Scuttling SSBNs: The Key to Britain's Fortunes?

By Copley, Gregory R. | Defense & Foreign Affairs Strategic Policy, April 1, 2013 | Go to article overview

Scuttling SSBNs: The Key to Britain's Fortunes?


Copley, Gregory R., Defense & Foreign Affairs Strategic Policy


Gregory R. Copley, on the 70th Anniversary of the Battle of the Atlantic

HEms t? Drake and Nelson must ask whether the remnants of Britain's strategic credibility are being dragged beneath the waves by the almost obsessive centrality which submarine-launched nuclear weapons have in the United Kingdom's sense of its strategic self. Could the scuttling of the Royal Navy's four-ship fleet of nuclear-powered ballistic missile submarines (SSBNs) be one of the keys to freeing Britain to return to a new, balanced force capability which would help it return to an affordable and muscular global capability?

There is presently no real debate about this; merely the rumblings of a discussion about the replacement for the ageing fleet of Vanguardclass SSBNs. Indeed, it is not an argument which focuses principally around economics; expensive as they are, the SSBNs are a relatively stable part of the traumatized British defense budget. No, this is about facing the future, and to do so it is necessary to see the future; not the past. There can be no sacred technologies around which the fleet - indeed the entire military hierarchy - must encircle in protection.

And certainly the British "strategic nuclear deterrent" is something meriting mockery: less than a handful of SSBNs (with usually only one on full operation at any time), with a few handfuls of warheads which over time were even scaled back from the great and awe-ful citybusting megatonnage to Chevaline theater- strategic kilotonnage warheads. Sorry, but is this the scrappy flexibility and reach of Nelson's Navy?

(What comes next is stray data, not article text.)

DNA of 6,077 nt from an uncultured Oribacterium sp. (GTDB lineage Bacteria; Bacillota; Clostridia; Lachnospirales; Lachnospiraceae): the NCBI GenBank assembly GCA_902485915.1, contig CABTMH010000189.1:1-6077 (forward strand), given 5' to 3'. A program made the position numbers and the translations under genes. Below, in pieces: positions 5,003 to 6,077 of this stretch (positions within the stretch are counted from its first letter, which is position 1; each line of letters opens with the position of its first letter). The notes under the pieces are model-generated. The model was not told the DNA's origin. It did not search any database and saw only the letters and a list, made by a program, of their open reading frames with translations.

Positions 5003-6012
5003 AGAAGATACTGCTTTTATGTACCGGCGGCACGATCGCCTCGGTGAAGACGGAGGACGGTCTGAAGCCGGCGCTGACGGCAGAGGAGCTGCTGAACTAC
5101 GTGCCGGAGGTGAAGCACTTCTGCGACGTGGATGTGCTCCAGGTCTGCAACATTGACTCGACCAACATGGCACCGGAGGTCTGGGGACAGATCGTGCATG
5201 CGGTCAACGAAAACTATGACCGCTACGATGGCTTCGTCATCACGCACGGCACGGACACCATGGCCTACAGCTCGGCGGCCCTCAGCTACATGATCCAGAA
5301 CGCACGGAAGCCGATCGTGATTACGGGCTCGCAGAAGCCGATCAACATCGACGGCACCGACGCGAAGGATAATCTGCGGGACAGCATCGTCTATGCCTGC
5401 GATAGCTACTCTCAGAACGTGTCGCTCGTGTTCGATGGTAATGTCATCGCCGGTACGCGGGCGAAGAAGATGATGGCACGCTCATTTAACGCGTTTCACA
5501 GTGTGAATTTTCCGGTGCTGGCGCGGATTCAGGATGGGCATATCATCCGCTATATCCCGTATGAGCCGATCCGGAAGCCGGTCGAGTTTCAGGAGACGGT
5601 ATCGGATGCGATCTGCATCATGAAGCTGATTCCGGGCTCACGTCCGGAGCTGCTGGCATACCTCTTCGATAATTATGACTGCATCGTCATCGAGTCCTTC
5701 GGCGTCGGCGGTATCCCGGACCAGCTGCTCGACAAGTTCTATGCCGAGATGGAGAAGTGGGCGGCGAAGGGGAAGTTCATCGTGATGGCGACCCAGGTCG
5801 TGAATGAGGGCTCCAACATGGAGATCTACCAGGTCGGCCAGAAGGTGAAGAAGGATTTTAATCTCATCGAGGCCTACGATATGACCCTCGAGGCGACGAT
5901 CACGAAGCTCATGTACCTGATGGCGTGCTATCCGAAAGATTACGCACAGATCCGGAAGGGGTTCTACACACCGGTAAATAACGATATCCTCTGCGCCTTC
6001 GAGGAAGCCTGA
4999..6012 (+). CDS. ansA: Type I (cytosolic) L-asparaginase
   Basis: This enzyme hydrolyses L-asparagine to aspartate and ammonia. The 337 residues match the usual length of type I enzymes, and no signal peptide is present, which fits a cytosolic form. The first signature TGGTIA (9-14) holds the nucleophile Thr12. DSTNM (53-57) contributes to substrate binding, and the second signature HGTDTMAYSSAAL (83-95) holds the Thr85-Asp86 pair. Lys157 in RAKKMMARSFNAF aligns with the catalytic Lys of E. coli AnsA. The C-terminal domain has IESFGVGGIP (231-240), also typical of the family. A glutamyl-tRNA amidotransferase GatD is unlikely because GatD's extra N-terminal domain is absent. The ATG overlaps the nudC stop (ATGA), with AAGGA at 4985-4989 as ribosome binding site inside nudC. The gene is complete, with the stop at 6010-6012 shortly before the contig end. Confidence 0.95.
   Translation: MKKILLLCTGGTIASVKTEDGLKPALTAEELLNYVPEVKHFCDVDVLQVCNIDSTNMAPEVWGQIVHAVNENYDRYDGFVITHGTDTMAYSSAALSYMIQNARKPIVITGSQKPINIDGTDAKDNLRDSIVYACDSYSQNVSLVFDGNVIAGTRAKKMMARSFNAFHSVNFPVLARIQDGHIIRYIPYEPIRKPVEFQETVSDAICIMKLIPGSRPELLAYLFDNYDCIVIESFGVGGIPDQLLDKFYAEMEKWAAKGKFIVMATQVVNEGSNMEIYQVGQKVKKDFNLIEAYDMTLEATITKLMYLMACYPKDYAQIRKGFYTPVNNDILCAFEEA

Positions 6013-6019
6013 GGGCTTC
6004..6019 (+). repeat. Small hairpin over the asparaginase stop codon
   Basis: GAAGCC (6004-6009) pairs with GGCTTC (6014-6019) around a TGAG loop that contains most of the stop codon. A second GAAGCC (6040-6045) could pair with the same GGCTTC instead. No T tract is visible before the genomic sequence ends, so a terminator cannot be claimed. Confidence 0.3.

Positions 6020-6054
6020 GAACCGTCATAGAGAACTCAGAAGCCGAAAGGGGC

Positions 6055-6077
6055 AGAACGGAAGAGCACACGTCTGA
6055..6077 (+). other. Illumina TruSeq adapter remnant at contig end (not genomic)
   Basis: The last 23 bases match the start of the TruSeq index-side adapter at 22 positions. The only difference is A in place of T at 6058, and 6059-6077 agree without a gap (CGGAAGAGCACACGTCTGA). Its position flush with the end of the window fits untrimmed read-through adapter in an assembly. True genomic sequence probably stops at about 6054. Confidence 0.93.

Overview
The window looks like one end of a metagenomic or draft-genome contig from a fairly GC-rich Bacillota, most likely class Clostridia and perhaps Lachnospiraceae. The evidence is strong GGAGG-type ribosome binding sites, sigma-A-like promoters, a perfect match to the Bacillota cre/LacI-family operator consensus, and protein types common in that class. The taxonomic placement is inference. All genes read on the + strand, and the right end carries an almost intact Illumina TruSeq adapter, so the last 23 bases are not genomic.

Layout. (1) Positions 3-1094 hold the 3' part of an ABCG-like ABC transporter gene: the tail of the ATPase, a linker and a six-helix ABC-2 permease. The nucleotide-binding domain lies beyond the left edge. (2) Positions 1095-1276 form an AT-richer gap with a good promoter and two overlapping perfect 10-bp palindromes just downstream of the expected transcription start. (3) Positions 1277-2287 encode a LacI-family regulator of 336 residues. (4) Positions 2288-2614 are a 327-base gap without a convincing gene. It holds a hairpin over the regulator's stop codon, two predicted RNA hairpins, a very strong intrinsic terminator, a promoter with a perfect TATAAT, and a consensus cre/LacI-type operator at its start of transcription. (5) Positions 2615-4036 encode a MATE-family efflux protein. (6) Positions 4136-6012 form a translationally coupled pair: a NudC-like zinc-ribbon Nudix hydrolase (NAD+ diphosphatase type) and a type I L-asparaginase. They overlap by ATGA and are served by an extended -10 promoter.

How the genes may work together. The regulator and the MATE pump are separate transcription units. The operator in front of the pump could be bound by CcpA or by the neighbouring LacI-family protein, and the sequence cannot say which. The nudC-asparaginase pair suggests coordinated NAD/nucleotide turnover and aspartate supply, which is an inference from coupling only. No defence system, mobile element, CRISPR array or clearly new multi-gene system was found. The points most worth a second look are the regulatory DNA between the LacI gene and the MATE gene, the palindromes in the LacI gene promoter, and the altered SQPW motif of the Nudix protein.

Let us think, for a moment, on the historical warp and weft which must be considered in strategic power.

Major investment in a key technology locks a military force, and therefore its sponsoring nation, into a structure - and often into a set of alliances - which usually last more than a half-century. And it is rarely the case that the "single technology" stops there; it produces spin-offs and a web of increasing interdependencies. It blends, or grows from, a habit of military doctrine, of prejudices as to who is the eternal friend or eternal enemy - which in turn shapes how intelligence is collected and analyzed - and this can last a century or two.

Britain's inherent, often visceral strategic reactions, in part originating from geography, have shaped threat assessments, and therefore strategic planning and military doctrine and hardware, for hundreds of years. Few things shape the United Kingdom's inherent prejudices in this regard more than its traditional rivalry over the past three centuries or so with Russia, a process galvanized by the Crimean War of the first half of the 1 9th Century, and continued with the Great Game for Central Asia which lasted until, exhausted, Britain surrendered that Game to an unsuspecting United States in the mid-20th Century.

But in that process, the UK evolved its relationship with the US in the post World War II era in a mutual alliance against the Russian successor, the Union of Soviet Socialist Republics (USSR), for ideological as well as geopolitical reasons. It developed and honed its force structures and military technology and threat-based doctrine almost entirely around that Great Quest. And today it limps into a new global architecture, "waging strategic peace with the force it inherited", and not a force or a doctrine geared to the dramatically new realities.

Great powers are hallmarked by the advantage they achieve in military power - and military technology - and human organization over the strategic terrain in which they exist. Great economies which lack independent military superiority are sustained - as in the case of modern Japan in much of post- World War II history - solely at the grace of a greater military ally.

Failure to sustain that advantage in the face of changing realities marks the decline of such states. Britain and France, in particular, today are in such a situation. …

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